Thursday 17 July 2014

Montebello’s - Trimouille Island

Anchored off Main Bay, Trimouille Is.

Next bay along.

We motorsailed/sailed the 5 miles to one of the bomb site islands, Trimouille, as the wind wasn’t entirely favourable and anchored 200m off “Main Beach” in 5m. This was the site of the second detonation, and 600m offshore was the first, obliterating the warship HMS Plym. Of course, true to form, we (ok, I, since I’m responsible for the navigating) almost sailed unwittingly over the top of the wreckage. Didn’t hit anything, maybe being near high tide helped, though I’d think the “wreckage” would more resemble a pancake considering.. There are signs all over the island warning of radiation and only short visits, no more than one hour being recommended. I read a story of school children visiting here armed with geiger counters, the amount of radiation at the bomb site was reportedly equivalent to that of an average wristwatch. It is almost 60 years since the blast after all. As expected, the island was littered by debris from the ship, having landed here via the stratosphere. Apparently, the radiation lingers longest in the steel, so it is not recommended to souvenir any pieces, nor any part of the island. Amazing what a threat of radiation does to discourage souvenir hunters, the debris is still there. Some of it a mile away from the bomb site.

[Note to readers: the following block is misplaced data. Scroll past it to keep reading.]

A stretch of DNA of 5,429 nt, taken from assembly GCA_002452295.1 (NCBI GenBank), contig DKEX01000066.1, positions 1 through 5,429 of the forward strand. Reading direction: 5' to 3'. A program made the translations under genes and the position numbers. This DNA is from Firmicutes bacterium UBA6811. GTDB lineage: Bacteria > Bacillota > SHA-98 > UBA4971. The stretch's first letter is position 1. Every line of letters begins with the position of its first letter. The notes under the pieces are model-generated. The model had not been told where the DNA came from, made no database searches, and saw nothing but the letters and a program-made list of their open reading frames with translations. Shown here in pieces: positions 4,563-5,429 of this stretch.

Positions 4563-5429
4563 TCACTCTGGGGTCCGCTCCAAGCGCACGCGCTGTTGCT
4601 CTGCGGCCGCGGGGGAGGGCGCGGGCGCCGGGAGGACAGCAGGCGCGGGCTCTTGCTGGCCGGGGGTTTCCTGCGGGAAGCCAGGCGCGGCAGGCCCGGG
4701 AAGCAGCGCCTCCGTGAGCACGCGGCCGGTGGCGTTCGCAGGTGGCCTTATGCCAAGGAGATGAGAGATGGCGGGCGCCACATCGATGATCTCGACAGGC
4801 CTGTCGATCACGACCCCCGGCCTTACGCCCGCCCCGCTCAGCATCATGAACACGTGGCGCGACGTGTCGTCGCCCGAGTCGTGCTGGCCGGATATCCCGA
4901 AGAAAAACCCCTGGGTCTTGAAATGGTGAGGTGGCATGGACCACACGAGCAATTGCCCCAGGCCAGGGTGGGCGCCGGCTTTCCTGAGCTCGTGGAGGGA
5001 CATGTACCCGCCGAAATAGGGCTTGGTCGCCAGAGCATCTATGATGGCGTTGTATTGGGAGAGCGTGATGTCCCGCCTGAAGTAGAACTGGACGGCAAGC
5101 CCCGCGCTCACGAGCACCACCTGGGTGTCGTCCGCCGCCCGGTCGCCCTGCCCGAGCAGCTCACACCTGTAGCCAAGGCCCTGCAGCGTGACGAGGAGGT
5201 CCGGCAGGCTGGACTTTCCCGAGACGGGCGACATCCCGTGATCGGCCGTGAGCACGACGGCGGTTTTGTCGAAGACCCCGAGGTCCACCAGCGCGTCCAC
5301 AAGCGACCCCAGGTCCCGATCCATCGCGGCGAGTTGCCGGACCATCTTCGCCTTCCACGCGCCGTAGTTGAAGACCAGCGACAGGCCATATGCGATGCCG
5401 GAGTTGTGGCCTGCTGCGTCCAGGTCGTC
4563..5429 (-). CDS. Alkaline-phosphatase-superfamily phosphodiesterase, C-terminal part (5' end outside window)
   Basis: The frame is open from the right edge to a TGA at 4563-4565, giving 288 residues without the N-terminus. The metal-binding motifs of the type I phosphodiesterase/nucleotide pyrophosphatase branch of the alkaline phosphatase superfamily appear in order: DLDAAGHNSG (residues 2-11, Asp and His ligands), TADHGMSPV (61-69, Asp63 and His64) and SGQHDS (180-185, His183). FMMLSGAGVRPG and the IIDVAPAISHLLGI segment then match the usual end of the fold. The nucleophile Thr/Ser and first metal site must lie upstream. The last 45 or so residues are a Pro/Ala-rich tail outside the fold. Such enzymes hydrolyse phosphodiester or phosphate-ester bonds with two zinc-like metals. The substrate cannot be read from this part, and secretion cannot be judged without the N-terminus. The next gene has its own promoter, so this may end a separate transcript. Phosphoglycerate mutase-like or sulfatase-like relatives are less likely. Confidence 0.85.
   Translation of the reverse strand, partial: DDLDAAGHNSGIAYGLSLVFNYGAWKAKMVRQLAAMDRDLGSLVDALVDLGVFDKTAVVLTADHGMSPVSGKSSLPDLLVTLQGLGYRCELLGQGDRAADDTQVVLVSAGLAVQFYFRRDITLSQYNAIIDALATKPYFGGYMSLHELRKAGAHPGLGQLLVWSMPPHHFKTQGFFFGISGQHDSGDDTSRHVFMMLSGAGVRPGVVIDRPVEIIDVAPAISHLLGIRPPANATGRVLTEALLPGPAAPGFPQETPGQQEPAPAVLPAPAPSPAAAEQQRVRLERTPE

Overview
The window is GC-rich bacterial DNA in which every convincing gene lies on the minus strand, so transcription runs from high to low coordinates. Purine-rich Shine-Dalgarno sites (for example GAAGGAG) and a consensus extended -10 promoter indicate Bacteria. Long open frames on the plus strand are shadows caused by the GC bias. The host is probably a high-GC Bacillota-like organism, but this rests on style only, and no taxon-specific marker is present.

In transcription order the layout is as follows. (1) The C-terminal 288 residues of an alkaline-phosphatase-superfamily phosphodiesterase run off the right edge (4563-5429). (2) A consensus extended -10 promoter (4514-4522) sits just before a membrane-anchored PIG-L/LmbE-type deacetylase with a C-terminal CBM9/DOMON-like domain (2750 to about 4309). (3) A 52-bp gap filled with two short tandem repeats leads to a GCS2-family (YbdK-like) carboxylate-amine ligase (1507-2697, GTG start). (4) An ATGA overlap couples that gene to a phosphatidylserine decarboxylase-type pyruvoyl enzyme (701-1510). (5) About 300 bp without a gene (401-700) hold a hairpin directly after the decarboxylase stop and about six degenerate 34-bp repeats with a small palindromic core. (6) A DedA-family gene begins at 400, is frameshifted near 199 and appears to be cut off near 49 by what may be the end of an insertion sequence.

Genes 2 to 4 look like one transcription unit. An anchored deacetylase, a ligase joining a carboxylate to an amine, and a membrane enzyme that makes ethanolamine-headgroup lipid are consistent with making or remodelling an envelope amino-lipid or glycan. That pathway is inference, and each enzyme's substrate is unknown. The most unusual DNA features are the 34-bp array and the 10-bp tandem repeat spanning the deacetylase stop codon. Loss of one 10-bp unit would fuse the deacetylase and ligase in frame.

Chunks of metal like this everywhere, from HMS Plym.

Next day we set out to find ground zero, I’d seen pictures of an obelisk landmark before, and hiked inland to find the trail Kliff (from Power Ready Spirit II) said to have seen on google earth. Well, no trail to be found, but we did find heaps more bits of HMS Plym and a concrete bunker, with breathing chimneys, periscope tubes and a rear entrance, only 1km from ground zero. Churchill must have wanted some unlucky saps are to be encased in there during the blast..

Susie doing her "get me out of here" grin at ground zero.

We found the ground zero obelisk, took the obligatory pictures, then had lunch on the beach. The hike back was possible down the coast over the rocky shore, where the cliffs had collapsed into rubble, presumable, no definitely, from the first blast on HMS Plym, as cliffs on other islands have their overhangs and no rubble. The wild life, as usual, was plentiful. Stingrays and a shark plus a couple “transitional” types, shark body with stingray type wings on the head. Isn’t evolution amazing? We covered almost 10km that day and earned a good night’s sleep.

Bits of a plane in the middle of the island.
Big end from a ship's diesel?
Collapsed cliffs

Concrete bunker 900m from ground zero, with rear entrance now
full of sand.
Shark lagoon cruising.

Deck structure from HMS Plym. Landed almost 2km
from the blast site.

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